Andrews et al.34 1996USA  n=147; 50–79 years;W/M:70/77  Chatillon CSD400C hand-held dynamometer  Ankle dorsiflexors; knee flexors/extensors; hip, abductors and flexors 
The National Isometric Muscle Strength (NIMS) Database Consortium45 1996USA  n=493; 18–80 years;W/M:273/220  Interface SM-250 electronic strain gauge (Interface, Inc., 7401 E. ButtherusDr., Scottsdale, AZ 85260)  Ankle dorsiflexors; knee and hip flexors/extensors 
Backman et al.16 1995Sweden  n=128; 17–70 years;W/M:63/65  Portable electronic dynamometer (Myometer, Penny & Giles Transducers Ltd, Dorset, England)  Ankle dorsiflexors; knee flexors/extensors; hip abductors and flexors 
Backman et al.17 1989Sweden  n=217; 3.5–15 years;W/M:104/113  Portable electronic dynamometer (Myometer, Penny and Gyles Transducers Ltd., Dorset, England)  Ankle dorsiflexors; knee flexors/extensors; hip abductors and flexors/extensors 
Rice et al.50 1989Canada  n=118; 62–92 years;W/M:81/37  Modified sphygmomanometer  Ankle dorsiflexors/plantarflexors; knee extensors; hip flexors/extensors 
Sunnegardh et al.47 1988 Sweden  n=124; 8–13 years;W/M: 65/59  Pressure transducers (Presductor ®, ASEA)  Knee extensors 
Andersen and Henckel41 1987 Denmark  n=293; 16–19 years;W/M:165/128  Strain gauge dynamometers  Knee extensors 
AXIAL MUSCLES
Study and location  Participants(n; age; and sex)  Equipments or methods  Muscle groups 
Paalanne et al.60 2009Finland  n=874; 19±0.2 years;W/M:493/381  Computerized strain gauge dynamometer (New Test, Co., Oulu, Finland)  Trunk flexors/extensors and rotators 
Danneskiold-Samsøe et al.35 2009 Denmark  n=174; 20–80 years;W/M:121/53  Lido active (Lido Multi Joint II, Loredan Biomedical, Davis, CA, USA)  Trunk flexors/extensors 
Cagnie et al.53 2007Belgium  n=96; 20–59 years;W/M:48/48  Biodex isokinetic dynamometer  Neck flexors/extensors 
Meldrum et al.30 2007Ireland  n=494; 19–76 years;W/M:259/235  Quantitative muscle assessment system  Neck flexors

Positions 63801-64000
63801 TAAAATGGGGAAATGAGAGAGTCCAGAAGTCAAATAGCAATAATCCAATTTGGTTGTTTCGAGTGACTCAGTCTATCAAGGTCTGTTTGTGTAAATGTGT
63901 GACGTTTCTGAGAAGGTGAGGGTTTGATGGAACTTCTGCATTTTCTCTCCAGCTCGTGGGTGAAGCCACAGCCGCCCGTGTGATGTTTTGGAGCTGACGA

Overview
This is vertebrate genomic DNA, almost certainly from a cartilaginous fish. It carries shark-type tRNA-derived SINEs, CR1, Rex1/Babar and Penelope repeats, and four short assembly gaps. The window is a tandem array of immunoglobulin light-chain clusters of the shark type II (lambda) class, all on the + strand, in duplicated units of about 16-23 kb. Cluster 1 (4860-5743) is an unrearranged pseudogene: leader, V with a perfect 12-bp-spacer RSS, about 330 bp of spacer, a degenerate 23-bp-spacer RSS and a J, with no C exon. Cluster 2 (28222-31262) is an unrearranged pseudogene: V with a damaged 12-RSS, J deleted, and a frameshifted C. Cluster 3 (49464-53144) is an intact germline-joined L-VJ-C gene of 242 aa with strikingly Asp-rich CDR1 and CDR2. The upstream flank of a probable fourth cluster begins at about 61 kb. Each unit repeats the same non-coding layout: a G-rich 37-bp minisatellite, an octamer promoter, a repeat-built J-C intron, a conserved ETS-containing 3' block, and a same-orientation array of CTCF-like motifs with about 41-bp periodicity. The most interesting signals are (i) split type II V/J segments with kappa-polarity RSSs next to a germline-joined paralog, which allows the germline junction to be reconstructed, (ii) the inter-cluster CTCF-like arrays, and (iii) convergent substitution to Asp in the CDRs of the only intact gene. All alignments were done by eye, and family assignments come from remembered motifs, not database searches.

Hogrel et al.37 2007France  n=315; 20–80 years;W/M:168/147  Quantitative muscle testing  Neck flexors 
Salo et al.59 2006Finland  n=220; 20–59 years;W:220  Specially designed measurement system  Neck flexors/extensors and rotators 
aGarcés et al.56 2002Spain  n=94; 20->60 years;W/M:43/51  Kin-Con ® computerized dynamometer  Neck flexors/extensors 
Chiu et al.57 2002China  n=91; 20–84 years;W/M:46/45  Multi cervical rehabilitation unit (Hanoun Medical Inc., Ontario, Canada)  Neck flexors/extensors; lateral flexors; protractors/retractors 
Peolsson et al.54 2001Sweden  n=101; 25–63 years;W/M:50/51  David back clinic 140 (DCB 140)  Neck flexors/extensors and lateral flexors 
Beenakker et al.46 2001Netherlands  n=270; 4–16 years;W/M:131/139  Hand-held dynamometer type CT 3001 (C.I.T. Technics, Groningen, The Netherlands)  Neck flexors 
Stoll et al.36 2000Switzerland  n=543, 20–82 years;W/M:290/253  Hand-held pull gauge  Neck flexors/extensors; trunk flexors and rotators 
Phillips et al.44 2000Australia  n=200; 20–69 years;W/M:100/100  Penny and Gileshand-held myometer (Penny & Giles Instrumentation Ltd., 4 Airfield Way, Christchurch, Dorset BH233TS, England)  Neck flexors 
Jordan et al.58 1999Denmark  n=100; 20–70 years;W/M:50/50  Strain-gauge dynamometer (Neck Exercise Unit, Norway)  Neck flexors/extensors 
Vernon et al.55 1992Canada  n=40; 25±2 years;M:40  Modified sphygmomanometer dynamometer(Magnatec Co. Ltd. Concord, Ontario, Canada)  Neck flexors/extensors; lateral flexors and rotators